Monitoring coastal impacts of global warming: A Dominican Republic case study

Richard W. Stoffle, David B. Halmo, Thomas W. Wagner, Joseph J. Luczkovich, Raymond Laurin

Research output: Contribution to journalConference articlepeer-review


Processes associated with global warming will have no greater impact than those on the worlds' coastal zones - rising sea levels, increasing aridity, more frequent storms and hurricanes, coral reef destruction and loss of fisheries. Any one of these may dramatically affect the lives of those who live along the coasts and make their living from the sea. This project combined several remote sensing technologies with in-field biological, ethnographic and meteorological research. Satellite data were used to map the land use and water depths (bathymetry) of this environment, identify areas of coral reef `bleaching' and damaged fishing habitats. It used aerial photography, Global Positioning System (GPS) data, and a portable sonar device. The project provides evidence that concerning the probable causes of coastal change, derived from remote sensing, biological, and ethnographic data, can result in decisions that protect that environment and the livelihoods of the people who depend on it.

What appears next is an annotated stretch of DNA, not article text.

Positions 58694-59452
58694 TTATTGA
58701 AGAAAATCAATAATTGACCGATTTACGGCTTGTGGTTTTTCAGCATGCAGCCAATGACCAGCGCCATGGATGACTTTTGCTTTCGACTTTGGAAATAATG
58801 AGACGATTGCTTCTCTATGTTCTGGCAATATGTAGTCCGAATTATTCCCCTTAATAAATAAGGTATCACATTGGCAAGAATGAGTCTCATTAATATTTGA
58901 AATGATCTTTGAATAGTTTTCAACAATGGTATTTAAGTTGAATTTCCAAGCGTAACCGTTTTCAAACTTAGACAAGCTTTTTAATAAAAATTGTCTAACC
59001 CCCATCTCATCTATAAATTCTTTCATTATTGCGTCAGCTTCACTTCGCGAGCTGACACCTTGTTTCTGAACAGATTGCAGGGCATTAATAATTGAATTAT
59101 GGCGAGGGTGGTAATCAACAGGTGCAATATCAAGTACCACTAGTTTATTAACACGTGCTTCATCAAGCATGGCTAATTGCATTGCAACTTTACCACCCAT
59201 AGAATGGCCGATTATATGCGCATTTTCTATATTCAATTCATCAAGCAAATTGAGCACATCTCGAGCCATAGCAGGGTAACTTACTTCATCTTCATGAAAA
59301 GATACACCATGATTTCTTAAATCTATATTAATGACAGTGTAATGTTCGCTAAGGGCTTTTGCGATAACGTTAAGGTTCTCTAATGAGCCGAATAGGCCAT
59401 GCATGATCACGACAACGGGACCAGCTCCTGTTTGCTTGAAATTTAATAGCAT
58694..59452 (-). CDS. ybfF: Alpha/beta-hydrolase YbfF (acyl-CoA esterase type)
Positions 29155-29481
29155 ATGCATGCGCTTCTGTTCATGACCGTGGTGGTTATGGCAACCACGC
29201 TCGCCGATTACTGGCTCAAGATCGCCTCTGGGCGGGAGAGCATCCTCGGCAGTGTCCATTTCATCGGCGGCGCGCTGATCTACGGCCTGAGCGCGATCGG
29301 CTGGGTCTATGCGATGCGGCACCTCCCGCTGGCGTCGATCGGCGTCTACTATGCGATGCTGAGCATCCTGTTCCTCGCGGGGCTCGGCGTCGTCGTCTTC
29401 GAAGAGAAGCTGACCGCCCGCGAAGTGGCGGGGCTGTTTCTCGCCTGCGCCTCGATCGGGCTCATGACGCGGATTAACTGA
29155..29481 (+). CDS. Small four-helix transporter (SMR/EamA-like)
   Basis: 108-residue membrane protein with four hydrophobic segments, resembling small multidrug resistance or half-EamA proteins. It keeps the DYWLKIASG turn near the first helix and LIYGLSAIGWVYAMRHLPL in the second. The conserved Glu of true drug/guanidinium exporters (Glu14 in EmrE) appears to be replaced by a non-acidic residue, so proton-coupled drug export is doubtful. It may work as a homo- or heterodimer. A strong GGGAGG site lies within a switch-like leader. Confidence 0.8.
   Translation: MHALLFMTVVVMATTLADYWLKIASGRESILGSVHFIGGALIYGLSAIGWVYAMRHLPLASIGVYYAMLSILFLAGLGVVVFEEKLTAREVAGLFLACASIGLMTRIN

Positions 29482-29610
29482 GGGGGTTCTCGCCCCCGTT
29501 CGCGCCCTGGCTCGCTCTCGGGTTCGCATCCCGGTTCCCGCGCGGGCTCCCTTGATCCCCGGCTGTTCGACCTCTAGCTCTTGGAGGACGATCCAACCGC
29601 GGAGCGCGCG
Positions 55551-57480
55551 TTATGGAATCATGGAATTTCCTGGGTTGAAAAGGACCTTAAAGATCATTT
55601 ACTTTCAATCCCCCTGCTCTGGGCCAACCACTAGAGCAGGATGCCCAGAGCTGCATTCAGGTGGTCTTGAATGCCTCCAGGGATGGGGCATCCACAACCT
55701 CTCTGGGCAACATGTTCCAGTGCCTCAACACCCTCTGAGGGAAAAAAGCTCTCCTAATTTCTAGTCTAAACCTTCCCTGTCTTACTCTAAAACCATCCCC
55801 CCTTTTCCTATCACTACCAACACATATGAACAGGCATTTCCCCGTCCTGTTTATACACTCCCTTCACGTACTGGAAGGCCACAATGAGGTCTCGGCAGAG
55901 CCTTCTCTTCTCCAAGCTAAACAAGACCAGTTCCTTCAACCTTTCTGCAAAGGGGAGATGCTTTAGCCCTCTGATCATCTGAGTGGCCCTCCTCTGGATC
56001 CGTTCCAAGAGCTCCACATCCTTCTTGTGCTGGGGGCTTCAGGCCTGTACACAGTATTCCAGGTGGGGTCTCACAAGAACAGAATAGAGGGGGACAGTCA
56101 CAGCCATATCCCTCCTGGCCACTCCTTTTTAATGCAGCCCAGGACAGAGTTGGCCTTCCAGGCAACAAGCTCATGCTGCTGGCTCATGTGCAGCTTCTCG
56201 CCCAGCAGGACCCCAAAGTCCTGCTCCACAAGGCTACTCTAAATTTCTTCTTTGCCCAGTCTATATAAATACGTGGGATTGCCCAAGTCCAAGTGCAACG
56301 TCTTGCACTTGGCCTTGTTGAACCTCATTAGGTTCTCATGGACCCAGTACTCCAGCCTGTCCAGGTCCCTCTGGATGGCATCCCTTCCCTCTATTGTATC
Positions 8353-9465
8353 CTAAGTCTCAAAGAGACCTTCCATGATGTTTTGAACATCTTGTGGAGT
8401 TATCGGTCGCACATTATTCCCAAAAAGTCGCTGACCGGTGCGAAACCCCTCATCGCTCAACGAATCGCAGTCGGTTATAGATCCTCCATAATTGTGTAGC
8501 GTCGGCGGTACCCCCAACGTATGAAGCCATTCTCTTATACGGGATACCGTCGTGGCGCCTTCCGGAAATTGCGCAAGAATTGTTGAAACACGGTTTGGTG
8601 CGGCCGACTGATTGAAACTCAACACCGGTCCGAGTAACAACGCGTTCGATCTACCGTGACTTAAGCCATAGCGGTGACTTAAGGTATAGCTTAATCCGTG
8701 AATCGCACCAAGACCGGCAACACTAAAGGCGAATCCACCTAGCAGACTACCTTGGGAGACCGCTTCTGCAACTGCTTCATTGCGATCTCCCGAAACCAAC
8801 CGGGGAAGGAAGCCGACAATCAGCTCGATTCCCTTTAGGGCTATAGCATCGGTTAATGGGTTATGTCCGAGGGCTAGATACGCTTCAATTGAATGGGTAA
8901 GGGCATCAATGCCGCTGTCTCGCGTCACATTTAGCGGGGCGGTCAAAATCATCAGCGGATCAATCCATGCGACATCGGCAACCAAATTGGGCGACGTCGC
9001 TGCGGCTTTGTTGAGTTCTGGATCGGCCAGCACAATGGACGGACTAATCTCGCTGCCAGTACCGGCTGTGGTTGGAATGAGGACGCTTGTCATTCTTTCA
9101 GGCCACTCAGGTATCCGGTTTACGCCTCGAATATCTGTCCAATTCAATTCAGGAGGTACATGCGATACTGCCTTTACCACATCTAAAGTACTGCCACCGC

Original languageEnglish (US)
Pages (from-to)845-853
Number of pages9
JournalProceedings of SPIE - The International Society for Optical Engineering
Issue numberpt 2
StatePublished - 1992
EventProceedings of the 1st Thematic Conference on Remote Sensing for Marine and Coastal Environments - New Orleans, LA, USA
Duration: Jun 15 1992Jun 17 1992

ASJC Scopus subject areas

  • Electronic, Optical and Magnetic Materials
  • Condensed Matter Physics
  • Computer Science Applications
  • Applied Mathematics
  • Electrical and Electronic Engineering


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